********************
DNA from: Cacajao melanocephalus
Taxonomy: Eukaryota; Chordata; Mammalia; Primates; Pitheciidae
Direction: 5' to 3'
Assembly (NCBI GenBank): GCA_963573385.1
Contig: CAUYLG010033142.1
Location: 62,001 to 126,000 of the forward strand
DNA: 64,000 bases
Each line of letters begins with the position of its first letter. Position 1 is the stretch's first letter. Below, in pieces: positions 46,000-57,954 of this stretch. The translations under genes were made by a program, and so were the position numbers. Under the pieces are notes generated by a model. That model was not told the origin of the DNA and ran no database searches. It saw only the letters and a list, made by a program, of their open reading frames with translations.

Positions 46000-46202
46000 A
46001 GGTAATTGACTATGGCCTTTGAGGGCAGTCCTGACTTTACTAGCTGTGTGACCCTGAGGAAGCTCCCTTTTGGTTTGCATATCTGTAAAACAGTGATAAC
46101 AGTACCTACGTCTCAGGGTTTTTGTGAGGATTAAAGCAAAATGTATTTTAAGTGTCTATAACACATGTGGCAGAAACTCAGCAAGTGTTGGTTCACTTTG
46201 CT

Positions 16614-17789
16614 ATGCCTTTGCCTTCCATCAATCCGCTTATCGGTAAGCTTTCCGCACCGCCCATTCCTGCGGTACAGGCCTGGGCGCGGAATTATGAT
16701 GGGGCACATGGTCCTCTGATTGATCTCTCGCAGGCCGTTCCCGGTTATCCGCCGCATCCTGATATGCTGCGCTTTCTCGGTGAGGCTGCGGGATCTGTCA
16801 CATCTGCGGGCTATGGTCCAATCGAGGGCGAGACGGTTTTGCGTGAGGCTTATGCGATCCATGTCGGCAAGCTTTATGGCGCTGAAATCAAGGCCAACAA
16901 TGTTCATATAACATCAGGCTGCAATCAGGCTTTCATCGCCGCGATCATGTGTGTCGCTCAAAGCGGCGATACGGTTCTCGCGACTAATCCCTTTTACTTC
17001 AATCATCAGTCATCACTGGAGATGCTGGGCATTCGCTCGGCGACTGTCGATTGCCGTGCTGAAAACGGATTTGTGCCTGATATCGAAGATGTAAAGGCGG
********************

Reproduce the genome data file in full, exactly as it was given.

DNA from: Cacajao melanocephalus
Taxonomy: Eukaryota; Chordata; Mammalia; Primates; Pitheciidae
Direction: 5' to 3'
Assembly (NCBI GenBank): GCA_963573385.1
Contig: CAUYLG010033142.1
Location: 62,001 to 126,000 of the forward strand
DNA: 64,000 bases
Each line of letters begins with the position of its first letter. Position 1 is the stretch's first letter. Below, in pieces: positions 46,000-57,954 of this stretch. The translations under genes were made by a program, and so were the position numbers. Under the pieces are notes generated by a model. That model was not told the origin of the DNA and ran no database searches. It saw only the letters and a list, made by a program, of their open reading frames with translations.

Positions 46000-46202
46000 A
46001 GGTAATTGACTATGGCCTTTGAGGGCAGTCCTGACTTTACTAGCTGTGTGACCCTGAGGAAGCTCCCTTTTGGTTTGCATATCTGTAAAACAGTGATAAC
46101 AGTACCTACGTCTCAGGGTTTTTGTGAGGATTAAAGCAAAATGTATTTTAAGTGTCTATAACACATGTGGCAGAAACTCAGCAAGTGTTGGTTCACTTTG
46201 CT

Positions 16614-17789
16614 ATGCCTTTGCCTTCCATCAATCCGCTTATCGGTAAGCTTTCCGCACCGCCCATTCCTGCGGTACAGGCCTGGGCGCGGAATTATGAT
16701 GGGGCACATGGTCCTCTGATTGATCTCTCGCAGGCCGTTCCCGGTTATCCGCCGCATCCTGATATGCTGCGCTTTCTCGGTGAGGCTGCGGGATCTGTCA
16801 CATCTGCGGGCTATGGTCCAATCGAGGGCGAGACGGTTTTGCGTGAGGCTTATGCGATCCATGTCGGCAAGCTTTATGGCGCTGAAATCAAGGCCAACAA
16901 TGTTCATATAACATCAGGCTGCAATCAGGCTTTCATCGCCGCGATCATGTGTGTCGCTCAAAGCGGCGATACGGTTCTCGCGACTAATCCCTTTTACTTC
17001 AATCATCAGTCATCACTGGAGATGCTGGGCATTCGCTCGGCGACTGTCGATTGCCGTGCTGAAAACGGATTTGTGCCTGATATCGAAGATGTAAAGGCGG